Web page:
The next steps are to increase adoption of the feature and to make sure that all of our clients are making the best use of their automated dashboards. In the longer term, this technology could be applied to larger scale conversations such as social media, public forums or other places for online debate. The recent case of the Grand Débat in France has shown how important this technology is: without relevant and trustworthy data analysis, there can be no meaningful large-scale debate and citizen participation.
What Makes Your Project Innovative?
Citizen participation platforms almost always stop at collecting contributions. They help governments gather input from citizens, but do nothing to help them analyse that input. The lack of support for that crucial step means that insights go undetected and that citizen participation isn’t having the impact it could have.
Our platform provides the analysis that’s needed. By using machine learning to analyse the citizen ideas we've collected, we provide a full end-to-end service for governments. The whole process is available within a single platform, making it easy to maintain an overview of the projects. This increases efficiency, decreases administrative costs linked to citizen participation, and leads to better decisions.
Finally, we have coupled our technical expertise with a deep understanding of citizen participation. Using our knowledge of the public sector, we have refined the algorithms to get to the information that cities need the most in order to make decisions.
Collaborations & Partnerships
We worked with NLP consultants who helped us design a reliable product which we were then confident to implement and share with governments.
We have also been in contact with cities and civil servants to understand their requirements and make sure that the product we were building was aligned with their needs.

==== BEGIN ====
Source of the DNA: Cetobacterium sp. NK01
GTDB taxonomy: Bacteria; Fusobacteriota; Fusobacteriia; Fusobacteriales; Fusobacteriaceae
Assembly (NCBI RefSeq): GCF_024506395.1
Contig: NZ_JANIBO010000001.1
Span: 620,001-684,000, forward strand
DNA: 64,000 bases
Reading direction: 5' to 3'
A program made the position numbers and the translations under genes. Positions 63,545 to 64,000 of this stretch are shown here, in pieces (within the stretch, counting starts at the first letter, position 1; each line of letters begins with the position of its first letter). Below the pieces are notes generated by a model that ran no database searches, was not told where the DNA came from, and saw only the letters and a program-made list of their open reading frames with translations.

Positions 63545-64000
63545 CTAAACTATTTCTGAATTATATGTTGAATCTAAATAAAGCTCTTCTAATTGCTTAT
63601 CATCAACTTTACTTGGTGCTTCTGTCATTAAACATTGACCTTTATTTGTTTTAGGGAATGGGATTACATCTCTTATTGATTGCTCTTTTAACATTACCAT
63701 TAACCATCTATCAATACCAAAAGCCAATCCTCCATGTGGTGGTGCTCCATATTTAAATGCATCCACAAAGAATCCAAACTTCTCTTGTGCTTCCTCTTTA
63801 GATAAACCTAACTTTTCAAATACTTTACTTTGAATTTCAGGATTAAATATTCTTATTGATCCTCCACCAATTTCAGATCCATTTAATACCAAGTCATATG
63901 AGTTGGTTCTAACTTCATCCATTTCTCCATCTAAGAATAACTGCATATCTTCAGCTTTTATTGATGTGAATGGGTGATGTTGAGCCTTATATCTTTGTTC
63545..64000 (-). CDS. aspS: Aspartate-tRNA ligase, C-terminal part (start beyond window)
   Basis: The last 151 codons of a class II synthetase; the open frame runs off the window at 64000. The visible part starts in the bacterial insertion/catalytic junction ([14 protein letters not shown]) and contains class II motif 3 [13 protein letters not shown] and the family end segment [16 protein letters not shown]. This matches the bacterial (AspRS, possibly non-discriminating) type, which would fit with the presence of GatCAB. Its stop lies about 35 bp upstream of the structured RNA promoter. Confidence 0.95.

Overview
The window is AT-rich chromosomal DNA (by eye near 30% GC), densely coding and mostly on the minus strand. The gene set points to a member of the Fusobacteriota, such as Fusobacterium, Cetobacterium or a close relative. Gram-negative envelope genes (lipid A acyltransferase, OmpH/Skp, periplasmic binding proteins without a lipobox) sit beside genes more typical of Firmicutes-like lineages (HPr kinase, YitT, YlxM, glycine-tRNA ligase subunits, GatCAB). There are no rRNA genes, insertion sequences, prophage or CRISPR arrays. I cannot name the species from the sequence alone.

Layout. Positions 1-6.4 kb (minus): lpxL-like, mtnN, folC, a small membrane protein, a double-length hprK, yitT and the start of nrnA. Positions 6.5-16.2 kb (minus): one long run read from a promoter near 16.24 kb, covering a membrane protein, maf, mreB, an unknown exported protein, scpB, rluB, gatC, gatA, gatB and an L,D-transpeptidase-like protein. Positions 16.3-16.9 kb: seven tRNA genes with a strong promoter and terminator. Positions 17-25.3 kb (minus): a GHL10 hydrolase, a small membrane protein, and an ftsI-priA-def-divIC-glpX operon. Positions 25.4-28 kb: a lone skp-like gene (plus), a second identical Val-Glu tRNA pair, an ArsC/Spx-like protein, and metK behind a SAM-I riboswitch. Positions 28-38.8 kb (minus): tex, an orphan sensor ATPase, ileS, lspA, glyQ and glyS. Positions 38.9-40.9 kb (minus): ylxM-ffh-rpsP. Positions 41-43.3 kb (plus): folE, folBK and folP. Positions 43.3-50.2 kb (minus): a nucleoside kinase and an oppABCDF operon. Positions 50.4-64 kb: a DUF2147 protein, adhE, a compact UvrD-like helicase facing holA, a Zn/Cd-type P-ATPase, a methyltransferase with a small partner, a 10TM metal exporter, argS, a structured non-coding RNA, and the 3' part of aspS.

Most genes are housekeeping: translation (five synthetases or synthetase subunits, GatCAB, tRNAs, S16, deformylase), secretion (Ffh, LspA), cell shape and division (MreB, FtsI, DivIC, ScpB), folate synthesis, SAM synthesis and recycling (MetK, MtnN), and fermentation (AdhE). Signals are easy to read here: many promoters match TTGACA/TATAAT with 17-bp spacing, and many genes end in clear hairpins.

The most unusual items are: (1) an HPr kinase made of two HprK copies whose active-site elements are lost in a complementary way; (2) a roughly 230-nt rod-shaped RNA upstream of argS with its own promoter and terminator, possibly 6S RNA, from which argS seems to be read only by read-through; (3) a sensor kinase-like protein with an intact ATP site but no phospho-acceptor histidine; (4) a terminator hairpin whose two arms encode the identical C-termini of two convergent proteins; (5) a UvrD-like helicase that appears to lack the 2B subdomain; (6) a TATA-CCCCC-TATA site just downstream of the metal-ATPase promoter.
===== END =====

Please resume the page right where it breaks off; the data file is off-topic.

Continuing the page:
Finally, we relied on expertise from our team and public sector experts to scope out our impact and the benefits this initiative would bring to the public sector at large.
Users, Stakeholders & Beneficiaries
The CitizenLab platform has two types of beneficiaries: governments, and citizens.
In the short term, the benefits have mostly been felt by the administrations who use the platform. The civil servants have been able to gain precious time by easily accessing information and gathering insights.
In the longer term, citizens are the ones who see the positive impact of this innovation: with their input, governments can make better-informed decisions and are able to improve the relevant services.
Results, Outcomes & Impacts
Since launching this feature in late 2018, we have seen cases where the automated analysis has made a true impact on the local administration and its relationship with citizens.
The city of Kortrijk uses the intelligent dashboards to easily process contributions by the 1,300 users of their platform. They have clustered the ideas into main topics to see what came out of conversations. The results of the analysis were also shared with the citizens, making this a real dialogue rather than a top-down initiative.
The city of Temse consulted its citizens on mobility, and located ideas on a map of the city. This helped the administration see where the main issues where, and understand where funds needed to be allocated.
CitizenLab is now helping the YouthForClimate organisation to analyse the 4,000 ideas posted on their participation platform and turn these into 16 policy recommendations. The topic modelling on a large scale has helped identify the most important themes.
Challenges and Failures
We face two main challenges: classification algorithms and human adoption.
We work with a classification algorithm that clusters, categorises and summarises input from citizens. It needs to be easily scalable, but also needs to adapt to different administrations' workflows since taxonomies used might vary by country or even by region. Our classification algorithms also need to support multiple languages on the same platform and make semantic links between languages, which adds an extra layer of technical complexity.
On the human side, we need to maintain clear workflows and make sure the technology is responding to real user needs in order to maximise adoption by the administration. We have learnt that the product shouldn’t be pushed without guiding the users through its benefits. Also, the human-machine interaction is crucial: how does one interprets and ‘trust’ the output generated by the machine? And what role can this output play in one’s workflow?
Conditions for Success
The first condition for the success of this initiative is the quality of the input. The technology relies on getting clear and detailed contributions from citizens, which means we need to make sure that citizens are guided to the right types of contributions.